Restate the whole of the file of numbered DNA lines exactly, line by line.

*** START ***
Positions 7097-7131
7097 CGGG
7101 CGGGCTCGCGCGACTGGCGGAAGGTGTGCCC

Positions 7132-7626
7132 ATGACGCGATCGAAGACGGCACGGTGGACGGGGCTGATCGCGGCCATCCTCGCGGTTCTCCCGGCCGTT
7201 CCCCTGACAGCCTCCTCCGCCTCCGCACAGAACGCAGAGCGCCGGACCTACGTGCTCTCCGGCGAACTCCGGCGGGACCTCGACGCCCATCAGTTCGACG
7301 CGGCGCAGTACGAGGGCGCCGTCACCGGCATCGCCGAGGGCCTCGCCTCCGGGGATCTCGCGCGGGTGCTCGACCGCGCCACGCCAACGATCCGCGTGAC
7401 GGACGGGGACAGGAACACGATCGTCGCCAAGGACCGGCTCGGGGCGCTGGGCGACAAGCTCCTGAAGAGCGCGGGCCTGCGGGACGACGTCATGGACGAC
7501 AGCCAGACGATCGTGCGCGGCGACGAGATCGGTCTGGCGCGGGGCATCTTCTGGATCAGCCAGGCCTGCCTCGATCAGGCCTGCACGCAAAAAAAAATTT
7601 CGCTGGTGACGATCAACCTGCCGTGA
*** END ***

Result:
Positions 7097-7131
7097 CGGG
7101 CGGGCTCGCGCGACTGGCGGAAGGTGTGCCC

Positions 7132-7626
7132 ATGACGCGATCGAAGACGGCACGGTGGACGGGGCTGATCGCGGCCATCCTCGCGGTTCTCCCGGCCGTT
7201 CCCCTGACAGCCTCCTCCGCCTCCGCACAGAACGCAGAGCGCCGGACCTACGTGCTCTCCGGCGAACTCCGGCGGGACCTCGACGCCCATCAGTTCGACG
7301 CGGCGCAGTACGAGGGCGCCGTCACCGGCATCGCCGAGGGCCTCGCCTCCGGGGATCTCGCGCGGGTGCTCGACCGCGCCACGCCAACGATCCGCGTGAC
7401 GGACGGGGACAGGAACACGATCGTCGCCAAGGACCGGCTCGGGGCGCTGGGCGACAAGCTCCTGAAGAGCGCGGGCCTGCGGGACGACGTCATGGACGAC
7501 AGCCAGACGATCGTGCGCGGCGACGAGATCGGTCTGGCGCGGGGCATCTTCTGGATCAGCCAGGCCTGCCTCGATCAGGCCTGCACGCAAAAAAAAATTT
7601 CGCTGGTGACGATCAACCTGCCGTGA